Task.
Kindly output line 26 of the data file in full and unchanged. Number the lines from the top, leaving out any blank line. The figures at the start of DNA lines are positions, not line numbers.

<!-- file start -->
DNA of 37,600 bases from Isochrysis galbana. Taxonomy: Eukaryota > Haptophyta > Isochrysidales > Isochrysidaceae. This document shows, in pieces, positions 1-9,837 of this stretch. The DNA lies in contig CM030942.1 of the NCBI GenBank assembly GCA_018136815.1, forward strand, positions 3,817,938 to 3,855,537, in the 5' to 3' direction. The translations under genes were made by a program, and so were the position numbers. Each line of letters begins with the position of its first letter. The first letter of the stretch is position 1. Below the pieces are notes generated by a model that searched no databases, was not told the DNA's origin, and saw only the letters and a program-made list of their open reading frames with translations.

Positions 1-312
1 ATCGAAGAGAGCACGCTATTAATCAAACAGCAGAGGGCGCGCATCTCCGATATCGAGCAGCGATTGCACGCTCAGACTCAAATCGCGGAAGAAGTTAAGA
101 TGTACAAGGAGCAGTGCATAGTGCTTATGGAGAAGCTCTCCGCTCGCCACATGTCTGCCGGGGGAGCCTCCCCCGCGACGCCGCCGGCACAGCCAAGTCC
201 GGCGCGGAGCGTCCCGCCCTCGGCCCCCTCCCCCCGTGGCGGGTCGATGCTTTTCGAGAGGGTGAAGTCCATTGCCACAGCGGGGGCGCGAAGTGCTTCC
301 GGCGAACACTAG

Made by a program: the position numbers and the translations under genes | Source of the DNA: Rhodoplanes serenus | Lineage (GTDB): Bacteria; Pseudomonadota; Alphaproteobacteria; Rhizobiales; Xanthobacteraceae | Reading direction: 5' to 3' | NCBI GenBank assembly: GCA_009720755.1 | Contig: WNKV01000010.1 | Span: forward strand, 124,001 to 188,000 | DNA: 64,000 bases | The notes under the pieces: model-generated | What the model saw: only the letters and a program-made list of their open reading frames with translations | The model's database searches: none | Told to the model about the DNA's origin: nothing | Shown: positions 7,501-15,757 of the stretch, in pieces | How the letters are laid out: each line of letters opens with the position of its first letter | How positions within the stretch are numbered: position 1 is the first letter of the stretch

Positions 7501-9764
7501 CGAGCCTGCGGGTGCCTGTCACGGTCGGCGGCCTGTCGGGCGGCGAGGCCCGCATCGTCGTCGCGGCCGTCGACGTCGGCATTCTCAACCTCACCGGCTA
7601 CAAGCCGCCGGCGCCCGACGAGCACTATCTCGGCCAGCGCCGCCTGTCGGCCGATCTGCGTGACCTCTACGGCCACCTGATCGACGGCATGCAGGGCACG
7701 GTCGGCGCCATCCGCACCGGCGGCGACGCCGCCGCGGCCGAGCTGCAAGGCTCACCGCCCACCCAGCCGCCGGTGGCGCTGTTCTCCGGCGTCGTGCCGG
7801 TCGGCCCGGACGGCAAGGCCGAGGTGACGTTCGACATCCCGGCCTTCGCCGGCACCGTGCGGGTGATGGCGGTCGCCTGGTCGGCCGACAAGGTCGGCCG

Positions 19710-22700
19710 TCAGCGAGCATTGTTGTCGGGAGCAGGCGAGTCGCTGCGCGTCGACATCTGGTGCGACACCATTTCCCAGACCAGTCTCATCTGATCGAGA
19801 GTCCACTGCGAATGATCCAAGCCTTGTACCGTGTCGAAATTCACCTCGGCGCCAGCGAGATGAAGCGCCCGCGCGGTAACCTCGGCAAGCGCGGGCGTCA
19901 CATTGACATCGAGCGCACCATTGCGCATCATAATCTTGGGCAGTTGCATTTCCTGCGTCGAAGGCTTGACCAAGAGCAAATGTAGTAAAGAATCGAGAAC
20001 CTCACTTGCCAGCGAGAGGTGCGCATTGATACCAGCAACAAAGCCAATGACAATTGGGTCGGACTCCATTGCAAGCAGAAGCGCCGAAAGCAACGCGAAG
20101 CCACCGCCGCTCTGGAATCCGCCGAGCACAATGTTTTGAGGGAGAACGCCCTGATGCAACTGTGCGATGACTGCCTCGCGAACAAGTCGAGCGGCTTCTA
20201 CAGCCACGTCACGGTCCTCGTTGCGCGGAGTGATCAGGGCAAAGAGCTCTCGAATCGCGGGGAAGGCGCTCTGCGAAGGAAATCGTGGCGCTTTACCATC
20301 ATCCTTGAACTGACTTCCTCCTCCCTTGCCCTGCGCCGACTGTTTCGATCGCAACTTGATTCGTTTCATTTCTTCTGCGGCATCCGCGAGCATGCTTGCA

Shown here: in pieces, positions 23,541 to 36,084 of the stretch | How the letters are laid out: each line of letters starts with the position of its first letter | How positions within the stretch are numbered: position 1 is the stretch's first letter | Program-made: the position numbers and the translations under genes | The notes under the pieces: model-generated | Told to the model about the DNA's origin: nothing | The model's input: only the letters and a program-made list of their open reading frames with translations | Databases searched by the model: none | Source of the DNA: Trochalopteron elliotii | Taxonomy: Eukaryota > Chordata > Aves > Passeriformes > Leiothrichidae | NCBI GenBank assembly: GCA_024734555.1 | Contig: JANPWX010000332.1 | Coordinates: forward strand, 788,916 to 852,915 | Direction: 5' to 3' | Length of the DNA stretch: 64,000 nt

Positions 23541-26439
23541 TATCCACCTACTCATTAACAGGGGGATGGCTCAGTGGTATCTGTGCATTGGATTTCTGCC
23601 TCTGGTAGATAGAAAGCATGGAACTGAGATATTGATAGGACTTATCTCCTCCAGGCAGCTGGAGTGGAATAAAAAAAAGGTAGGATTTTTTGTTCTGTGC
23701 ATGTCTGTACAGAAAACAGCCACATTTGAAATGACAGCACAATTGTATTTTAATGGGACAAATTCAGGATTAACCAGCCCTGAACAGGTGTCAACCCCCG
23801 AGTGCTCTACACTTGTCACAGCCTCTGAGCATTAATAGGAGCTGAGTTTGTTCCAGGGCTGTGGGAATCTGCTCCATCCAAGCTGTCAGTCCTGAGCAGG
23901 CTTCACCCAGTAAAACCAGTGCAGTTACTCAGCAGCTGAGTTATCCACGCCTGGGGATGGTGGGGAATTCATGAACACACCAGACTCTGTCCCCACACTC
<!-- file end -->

23801 AGTGCTCTACACTTGTCACAGCCTCTGAGCATTAATAGGAGCTGAGTTTGTTCCAGGGCTGTGGGAATCTGCTCCATCCAAGCTGTCAGTCCTGAGCAGG